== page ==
Psychotherapy is a process whereby a client is helped to explore, understand and ease concerns and
difficulties through a confidential relationship with their therapist. It aims to provide a space and
relationship within which clients are helped to deal more effectively with problems and enabled to
maximize their own potential.
Gestalt Psychotherapy is a humanistic psychotherapy and believes that people are fundamentally responsible for themselves. It emphasizes a person's ability to go beyond themselves and realize their true nature. Gestalt therapy works with what is in the here and now. It seeks to assist people who are in crisis and/or are searching for meaning in their lives. Gestalt therapy was co-founded in the 1940s by a German medical doctor and psychiatrist Dr Fritz Perl, his wife Laura and Paul Goodman. It was developed by Dr Fritz Perls in response to what he believed was the over-analytical styles of Sigmund Freud and Carl Jung. A certified Freudian psychoanalyst himself, he was uncomfortable with the lack of contact in psychoanalysis and in the interpretations analysts make. Perls believed that people are addicted to thinking and that we need to instead come more into our senses.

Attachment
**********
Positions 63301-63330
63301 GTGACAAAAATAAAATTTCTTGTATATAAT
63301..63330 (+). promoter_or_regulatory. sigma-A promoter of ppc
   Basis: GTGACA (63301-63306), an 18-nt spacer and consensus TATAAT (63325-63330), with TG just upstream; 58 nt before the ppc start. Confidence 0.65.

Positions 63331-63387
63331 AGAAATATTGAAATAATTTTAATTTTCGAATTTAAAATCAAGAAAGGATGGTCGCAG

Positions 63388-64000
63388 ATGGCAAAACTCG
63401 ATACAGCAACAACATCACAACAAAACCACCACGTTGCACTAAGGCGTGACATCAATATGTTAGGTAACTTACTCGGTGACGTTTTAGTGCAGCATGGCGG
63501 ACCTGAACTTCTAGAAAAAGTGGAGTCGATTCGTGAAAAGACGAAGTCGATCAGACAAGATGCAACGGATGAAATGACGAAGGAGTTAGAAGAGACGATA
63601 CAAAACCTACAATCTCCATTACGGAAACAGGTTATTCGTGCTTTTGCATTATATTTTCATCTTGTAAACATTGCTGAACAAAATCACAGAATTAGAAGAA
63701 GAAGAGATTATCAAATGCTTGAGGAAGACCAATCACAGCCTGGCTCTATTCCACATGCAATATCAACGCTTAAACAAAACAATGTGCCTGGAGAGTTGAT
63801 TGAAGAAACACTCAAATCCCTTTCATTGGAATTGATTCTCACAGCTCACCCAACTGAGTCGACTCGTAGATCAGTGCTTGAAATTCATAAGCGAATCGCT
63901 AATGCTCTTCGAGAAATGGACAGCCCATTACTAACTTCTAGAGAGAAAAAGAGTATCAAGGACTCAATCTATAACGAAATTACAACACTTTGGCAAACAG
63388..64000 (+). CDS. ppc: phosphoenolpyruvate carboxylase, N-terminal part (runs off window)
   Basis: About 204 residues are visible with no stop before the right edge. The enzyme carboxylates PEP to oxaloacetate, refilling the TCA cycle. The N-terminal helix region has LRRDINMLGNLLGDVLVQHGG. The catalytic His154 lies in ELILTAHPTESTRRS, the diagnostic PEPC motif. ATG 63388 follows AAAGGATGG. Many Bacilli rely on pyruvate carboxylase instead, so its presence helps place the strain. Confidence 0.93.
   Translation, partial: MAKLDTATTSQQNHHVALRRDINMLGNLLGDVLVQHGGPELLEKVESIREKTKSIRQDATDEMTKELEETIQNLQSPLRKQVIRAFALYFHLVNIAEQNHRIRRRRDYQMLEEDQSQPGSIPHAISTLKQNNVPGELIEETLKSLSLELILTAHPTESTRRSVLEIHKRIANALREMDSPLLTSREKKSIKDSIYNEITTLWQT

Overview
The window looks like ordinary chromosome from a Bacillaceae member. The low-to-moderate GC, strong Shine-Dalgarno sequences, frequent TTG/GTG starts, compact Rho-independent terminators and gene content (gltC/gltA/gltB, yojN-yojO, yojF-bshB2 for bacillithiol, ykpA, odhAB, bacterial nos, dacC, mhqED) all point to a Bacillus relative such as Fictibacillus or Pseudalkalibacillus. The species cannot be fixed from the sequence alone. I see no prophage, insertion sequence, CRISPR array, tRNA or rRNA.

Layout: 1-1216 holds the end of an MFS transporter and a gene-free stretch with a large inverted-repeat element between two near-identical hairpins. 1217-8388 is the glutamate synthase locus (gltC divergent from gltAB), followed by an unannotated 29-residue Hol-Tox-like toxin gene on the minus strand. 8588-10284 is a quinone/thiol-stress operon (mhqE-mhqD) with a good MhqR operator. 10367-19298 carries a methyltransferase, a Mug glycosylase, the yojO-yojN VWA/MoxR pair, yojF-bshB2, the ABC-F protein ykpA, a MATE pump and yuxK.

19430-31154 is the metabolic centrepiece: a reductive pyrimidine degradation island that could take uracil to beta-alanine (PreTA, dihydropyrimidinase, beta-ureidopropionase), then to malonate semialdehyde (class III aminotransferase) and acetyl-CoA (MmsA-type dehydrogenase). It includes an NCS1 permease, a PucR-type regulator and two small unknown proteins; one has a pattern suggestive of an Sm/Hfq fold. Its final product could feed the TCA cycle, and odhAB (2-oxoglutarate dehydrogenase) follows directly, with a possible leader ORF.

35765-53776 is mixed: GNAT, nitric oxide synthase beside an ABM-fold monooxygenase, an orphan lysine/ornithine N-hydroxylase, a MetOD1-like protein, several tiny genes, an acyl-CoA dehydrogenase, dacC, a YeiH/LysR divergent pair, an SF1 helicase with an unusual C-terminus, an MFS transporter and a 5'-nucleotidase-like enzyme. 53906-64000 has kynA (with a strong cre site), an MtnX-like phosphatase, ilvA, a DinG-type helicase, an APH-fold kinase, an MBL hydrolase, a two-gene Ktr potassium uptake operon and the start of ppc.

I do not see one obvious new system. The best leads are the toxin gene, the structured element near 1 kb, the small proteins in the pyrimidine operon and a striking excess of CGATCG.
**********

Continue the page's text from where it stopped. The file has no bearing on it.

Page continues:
A focus of Gestalt Therapy is an awareness of yourself and how you are in your relationships and environment. People change when they become more of who they really are inside and not by trying to become something they are not. Fundamental to the Gestalt therapy approach is each person being responsible for themselves and the choices they make. There is a belief that people have a drive towards wholeness and Gestalt looks into a person's process in striving towards that wholeness. A Gestalt psychotherapist remains unattached to the progress of the client. It's not about the therapist wanting a client to change; it's about raising the persons awareness thus giving the person choices and ability to change.